Joshua Tree National Park is a hiker’s paradise. With 122 hiking trails, there are hikes for all levels of skill. The park has some easy trails, but it also has moderately skilled and more difficult ones. No matter what your level of experience come and explore one of the 11 best hikes in Joshua Tree in this gorgeous park!
Joshua Tree National Park: At a glance
- Where is it? The park is in southeastern California, about 80 miles east of Los Angeles and 40 miles from Palm Springs
- Best Time to Visit: Joshua Tree is open all year-round. However, the best time to visit is in the cooler months (it is a desert after all) with peak times October through to May
- Where to Stay: There are nine campgrounds in the park, as well as various hotels and inns located nearby in Palm Springs
- How to Get Around: The best way to get around Joshua Tree National Park is by car
- Park Access: The America the Beautiful National Park Pass can be purchased ahead of time. This $80 pass is valid for 12 months and gets you into all national park sites including Joshua Tree National Park
Where is Joshua Tree National Park?
Joshua Tree National Park can be found in southeastern California, just 40 miles from Palm Springs and a couple of hours from Los Angeles. It is named for the Joshua tree, a yucca plant that grows in the Mojave Desert. In total, the park is about 800,000 acres of land comprising two distinct ecosystems that are primarily determined by elevation: the higher Mojave Desert and the lower Colorado Desert.
With its beautiful rock formations, panoramic views, wildlife, and various wildflowers and cacti, Joshua Tree has a lot to offer an adventurous family. There are nine campgrounds throughout the park, so you can stay the night, enjoy the spectacular sunsets, and gaze at the stars. Then, wake up early the next morning for a sunrise hike, or you can pack a picnic and plenty of water and bring your family for the day.
If you wish to see some stunning desert views that will leave your jaw on the floor, just look at these 11 best hikes in Joshua Tree you cannot miss.
Barker Dam Nature Trail
Distance: 1.1 mile/1.8km Elevation change: 50ft/15.2m Approx time: 1 hour
Barker Dam Nature Trail is a popular trail that is easy for both beginner and experienced hikers. The trailhead can be found at the end of Park Boulevard, near the Barker Dam parking lot. The trail takes you on a loop around Barker Dam, which was built in the early 1900s. If you visit in the winter or spring, you will see a small lake that is formed by the dam but in summer and autumn it is usually dry but it’s still interesting to see. The trail offers great views of the surrounding mountains and desert landscape. This easy trail is a great option for hikers with children, as it’s short and offers beautiful views of the Joshua tree forest. The Barker Dam Trail can be found near the Barker Dam Parking Lot (there are several parking lots in Joshua Tree National Park, so make sure you check which one is closest to the trailhead). The Barker dam was built during the construction of Highway 62 and provides a beautiful view.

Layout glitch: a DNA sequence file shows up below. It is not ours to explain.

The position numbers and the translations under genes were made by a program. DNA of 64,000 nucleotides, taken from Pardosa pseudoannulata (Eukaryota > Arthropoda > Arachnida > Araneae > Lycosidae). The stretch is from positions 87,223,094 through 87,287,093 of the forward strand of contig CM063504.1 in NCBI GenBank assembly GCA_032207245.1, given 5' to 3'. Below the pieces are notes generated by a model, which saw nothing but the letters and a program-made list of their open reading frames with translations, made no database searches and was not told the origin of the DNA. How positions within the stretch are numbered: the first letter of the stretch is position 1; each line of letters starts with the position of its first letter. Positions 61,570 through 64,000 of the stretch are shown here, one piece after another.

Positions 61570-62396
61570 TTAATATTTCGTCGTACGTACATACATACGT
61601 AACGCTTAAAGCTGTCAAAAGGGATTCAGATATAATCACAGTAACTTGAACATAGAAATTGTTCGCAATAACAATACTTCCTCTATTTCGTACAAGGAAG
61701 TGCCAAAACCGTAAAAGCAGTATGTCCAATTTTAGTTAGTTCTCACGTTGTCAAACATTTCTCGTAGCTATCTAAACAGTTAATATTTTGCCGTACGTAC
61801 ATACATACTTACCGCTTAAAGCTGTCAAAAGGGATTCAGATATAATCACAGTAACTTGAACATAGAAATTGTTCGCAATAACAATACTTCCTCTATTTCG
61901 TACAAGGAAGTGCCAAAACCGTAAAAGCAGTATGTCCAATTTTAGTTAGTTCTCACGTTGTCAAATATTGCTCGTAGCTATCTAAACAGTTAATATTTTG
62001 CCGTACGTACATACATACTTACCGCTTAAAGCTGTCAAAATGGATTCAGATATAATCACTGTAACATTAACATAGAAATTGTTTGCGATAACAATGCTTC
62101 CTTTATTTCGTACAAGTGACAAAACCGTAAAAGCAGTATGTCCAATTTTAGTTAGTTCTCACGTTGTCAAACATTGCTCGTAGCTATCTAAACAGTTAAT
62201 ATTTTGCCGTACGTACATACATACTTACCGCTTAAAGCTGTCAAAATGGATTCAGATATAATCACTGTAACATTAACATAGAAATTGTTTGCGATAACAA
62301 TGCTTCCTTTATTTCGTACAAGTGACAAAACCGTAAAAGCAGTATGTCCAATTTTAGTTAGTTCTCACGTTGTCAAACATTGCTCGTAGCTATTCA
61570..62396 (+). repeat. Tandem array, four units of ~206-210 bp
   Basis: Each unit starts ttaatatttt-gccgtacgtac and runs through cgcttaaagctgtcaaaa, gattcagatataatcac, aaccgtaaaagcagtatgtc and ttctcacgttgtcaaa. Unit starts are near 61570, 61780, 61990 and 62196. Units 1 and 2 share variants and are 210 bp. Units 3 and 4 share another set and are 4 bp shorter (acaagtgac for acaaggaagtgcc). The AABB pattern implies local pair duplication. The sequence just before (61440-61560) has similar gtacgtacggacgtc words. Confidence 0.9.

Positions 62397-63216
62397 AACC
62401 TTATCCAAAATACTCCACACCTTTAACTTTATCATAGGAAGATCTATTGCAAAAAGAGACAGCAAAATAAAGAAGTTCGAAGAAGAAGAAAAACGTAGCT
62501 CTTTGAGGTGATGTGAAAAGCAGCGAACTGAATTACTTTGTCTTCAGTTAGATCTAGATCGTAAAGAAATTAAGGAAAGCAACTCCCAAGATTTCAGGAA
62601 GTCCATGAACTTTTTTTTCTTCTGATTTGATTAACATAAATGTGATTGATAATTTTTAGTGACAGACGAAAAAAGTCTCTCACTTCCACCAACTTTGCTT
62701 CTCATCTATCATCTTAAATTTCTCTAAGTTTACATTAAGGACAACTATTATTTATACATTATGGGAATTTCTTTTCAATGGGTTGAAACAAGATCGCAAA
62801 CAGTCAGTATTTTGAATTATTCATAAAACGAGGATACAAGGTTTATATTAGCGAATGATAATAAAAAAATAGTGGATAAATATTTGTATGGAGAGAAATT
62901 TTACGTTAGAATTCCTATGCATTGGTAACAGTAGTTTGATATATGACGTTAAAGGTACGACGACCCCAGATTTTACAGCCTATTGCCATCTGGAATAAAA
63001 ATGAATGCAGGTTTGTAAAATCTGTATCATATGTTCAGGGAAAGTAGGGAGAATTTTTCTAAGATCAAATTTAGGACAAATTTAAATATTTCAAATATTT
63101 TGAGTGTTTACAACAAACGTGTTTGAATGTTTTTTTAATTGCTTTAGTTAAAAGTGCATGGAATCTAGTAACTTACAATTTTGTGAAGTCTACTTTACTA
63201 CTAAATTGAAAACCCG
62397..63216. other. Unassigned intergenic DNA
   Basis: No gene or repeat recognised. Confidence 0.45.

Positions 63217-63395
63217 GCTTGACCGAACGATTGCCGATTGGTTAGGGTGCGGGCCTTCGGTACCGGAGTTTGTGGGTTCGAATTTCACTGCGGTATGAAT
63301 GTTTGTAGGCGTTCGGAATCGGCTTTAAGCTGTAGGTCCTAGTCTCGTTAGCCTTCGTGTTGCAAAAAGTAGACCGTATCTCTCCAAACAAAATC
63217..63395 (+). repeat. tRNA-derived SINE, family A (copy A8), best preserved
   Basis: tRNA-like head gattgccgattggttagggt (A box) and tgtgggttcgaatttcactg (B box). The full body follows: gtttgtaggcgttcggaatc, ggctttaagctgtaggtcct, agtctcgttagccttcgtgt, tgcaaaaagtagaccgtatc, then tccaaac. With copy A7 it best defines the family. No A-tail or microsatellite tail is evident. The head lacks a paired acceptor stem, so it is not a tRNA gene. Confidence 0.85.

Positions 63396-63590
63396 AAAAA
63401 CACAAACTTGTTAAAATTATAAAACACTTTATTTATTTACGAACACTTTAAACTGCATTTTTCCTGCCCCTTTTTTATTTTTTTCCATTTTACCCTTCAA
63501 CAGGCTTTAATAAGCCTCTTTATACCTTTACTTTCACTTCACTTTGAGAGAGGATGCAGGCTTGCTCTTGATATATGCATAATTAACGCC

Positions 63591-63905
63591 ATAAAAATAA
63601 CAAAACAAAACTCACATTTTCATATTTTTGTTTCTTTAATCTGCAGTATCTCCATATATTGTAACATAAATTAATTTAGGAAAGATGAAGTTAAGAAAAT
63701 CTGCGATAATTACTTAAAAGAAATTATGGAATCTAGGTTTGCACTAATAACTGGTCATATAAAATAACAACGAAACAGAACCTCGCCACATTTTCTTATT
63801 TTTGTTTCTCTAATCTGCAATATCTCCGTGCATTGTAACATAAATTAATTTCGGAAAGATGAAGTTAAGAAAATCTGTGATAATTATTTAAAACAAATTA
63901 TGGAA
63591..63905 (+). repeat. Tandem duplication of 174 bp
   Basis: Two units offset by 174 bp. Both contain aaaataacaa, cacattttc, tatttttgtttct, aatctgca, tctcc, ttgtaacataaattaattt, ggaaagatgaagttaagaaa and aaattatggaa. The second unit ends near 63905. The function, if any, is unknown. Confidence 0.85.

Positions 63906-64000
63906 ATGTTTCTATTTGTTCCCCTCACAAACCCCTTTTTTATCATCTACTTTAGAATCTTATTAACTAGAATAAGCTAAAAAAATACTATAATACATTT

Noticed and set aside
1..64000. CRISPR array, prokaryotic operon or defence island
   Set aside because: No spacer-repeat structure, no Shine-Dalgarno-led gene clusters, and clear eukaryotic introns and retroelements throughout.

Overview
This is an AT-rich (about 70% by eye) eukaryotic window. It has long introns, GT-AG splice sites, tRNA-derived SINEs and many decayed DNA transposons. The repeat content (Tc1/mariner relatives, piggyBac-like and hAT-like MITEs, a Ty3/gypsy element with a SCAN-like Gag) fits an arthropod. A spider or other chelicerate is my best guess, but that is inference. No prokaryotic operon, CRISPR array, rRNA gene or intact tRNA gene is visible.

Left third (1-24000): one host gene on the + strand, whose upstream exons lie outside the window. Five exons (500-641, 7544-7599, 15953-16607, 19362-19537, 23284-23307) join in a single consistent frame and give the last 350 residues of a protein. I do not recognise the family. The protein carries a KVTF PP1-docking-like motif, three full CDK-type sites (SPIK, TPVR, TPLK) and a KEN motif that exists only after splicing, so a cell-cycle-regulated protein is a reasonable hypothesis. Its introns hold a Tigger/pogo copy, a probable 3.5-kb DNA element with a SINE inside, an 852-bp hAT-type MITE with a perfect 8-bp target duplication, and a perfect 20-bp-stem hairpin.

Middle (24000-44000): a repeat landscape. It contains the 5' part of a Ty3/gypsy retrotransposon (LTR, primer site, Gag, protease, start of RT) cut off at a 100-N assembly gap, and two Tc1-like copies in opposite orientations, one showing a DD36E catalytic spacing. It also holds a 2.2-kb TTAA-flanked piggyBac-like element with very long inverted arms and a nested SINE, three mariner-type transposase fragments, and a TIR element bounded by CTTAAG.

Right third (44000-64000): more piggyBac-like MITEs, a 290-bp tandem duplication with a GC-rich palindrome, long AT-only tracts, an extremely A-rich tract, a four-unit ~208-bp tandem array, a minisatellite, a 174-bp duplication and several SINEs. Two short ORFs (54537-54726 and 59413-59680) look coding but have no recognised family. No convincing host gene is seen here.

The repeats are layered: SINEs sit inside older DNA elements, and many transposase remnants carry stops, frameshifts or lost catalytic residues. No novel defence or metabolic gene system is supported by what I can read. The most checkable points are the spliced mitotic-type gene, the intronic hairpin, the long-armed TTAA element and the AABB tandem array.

Hiking along this trail will take you by many juniper trees. There’s also an old car that was abandoned during the Great Depression and serves as a great place for photos.
Cholla Cactus Garden Loop
Distance: 0.25 mile/0.6km Elevation change: 10ft/3m Approx time: 15-30 minutes
Cholla Cactus Garden Loop is a must-see short trail in Joshua Tree with thousands of densely packed, naturally developing cholla cactus are waiting to be discovered along this easy-to-follow trail. Wear closed-toe shoes and do stray from the path if you want to avoid prickles! It is a short, flat walk through a dense grove of cholla cacti or teddy-bear cholla and is ideal for small children and is pram friendly.
Skull Rock Trail
Distance: 1.75 miles/2.1km Elevation change: 400ft/122m Approx time: 1-2 hrs
Skull Rock Trail is an easy hike that leads to an unusual rock outcropping that looks just like a human skull. The trailhead is located near the Jumbo Rocks Campground. The hike is a loop and takes you up to Skull Rock, which offers great views of the surrounding area, then back down via a different path.
Arch Rock Trail
Distance: 1.4 miles/2.1km Elevation change: 100ft/30m Approx time: 1 hrs
Arch Rock is an easy trail that takes you to a natural arch formation. The Arch Rock Trail can be found near the Twin Tanks Parking Lot. It is a lollipop-shaped trail through sandy and rocky terrain. A 0.6-mile trail leads to a 0.2-mile loop with the arch rock about halfway around. This trail does require some basic scrambling skills, but the rock formations are breathtaking to look at. You may also spot a few bighorn sheep on your hike.
Hidden Valley Trail
Distance: 1 mile/1.6km Elevation change: 100ft/30m Approx time: 1 hour
This is a great loop trail for hikers who are new to Joshua Tree National Park, as it’s an easy and short hike. The Hidden Valley Trail takes you through a rock valley surrounded by rock formations that were used by cattle ranchers in the early 1900s. It has also been rumored to have been used by cattle rustlers as well!
There is a lovely picnic area near the parking lot which is surrounded by imposing rocks. Choose the right picnic table to provide welcome shade from the hot desert sun. The Hidden Valley Campground is located a short walk from the trailhead, it has 39 sites and is popular with climbers who spend their days climbing the rock formations.
These hikes are not recommended for summer. When hiking in the desert during the heat, use caution.
Lost Horse Mine Trail
Distance: 4 miles/6.4km Elevation change: 550ft/168m Approx time: 2-3 hrs
Lost Horse Mine is an interesting hike that leads you to one of the most successful gold mines in the park. The trailhead can be found near the Jumbo Rocks Campground, at the end of Lost Horse Road. Everything is blocked by a chain-link fence due to the risks of crumbling buildings and collapsing shafts. However, it’s still worth the trek to see this relic of history. Continue along the path to the ridge for a greater challenge if you’re up for it.
The fact that this route is less well-known and seldom crowded is only one of its many advantages. Continue up the road to Keys View for one of the park’s finest scenic views.
Split Rock Loop
Distance: 2.5 miles/4km Elevation change: 150ft/45.7m Approx time: 1.5-2.5 hrs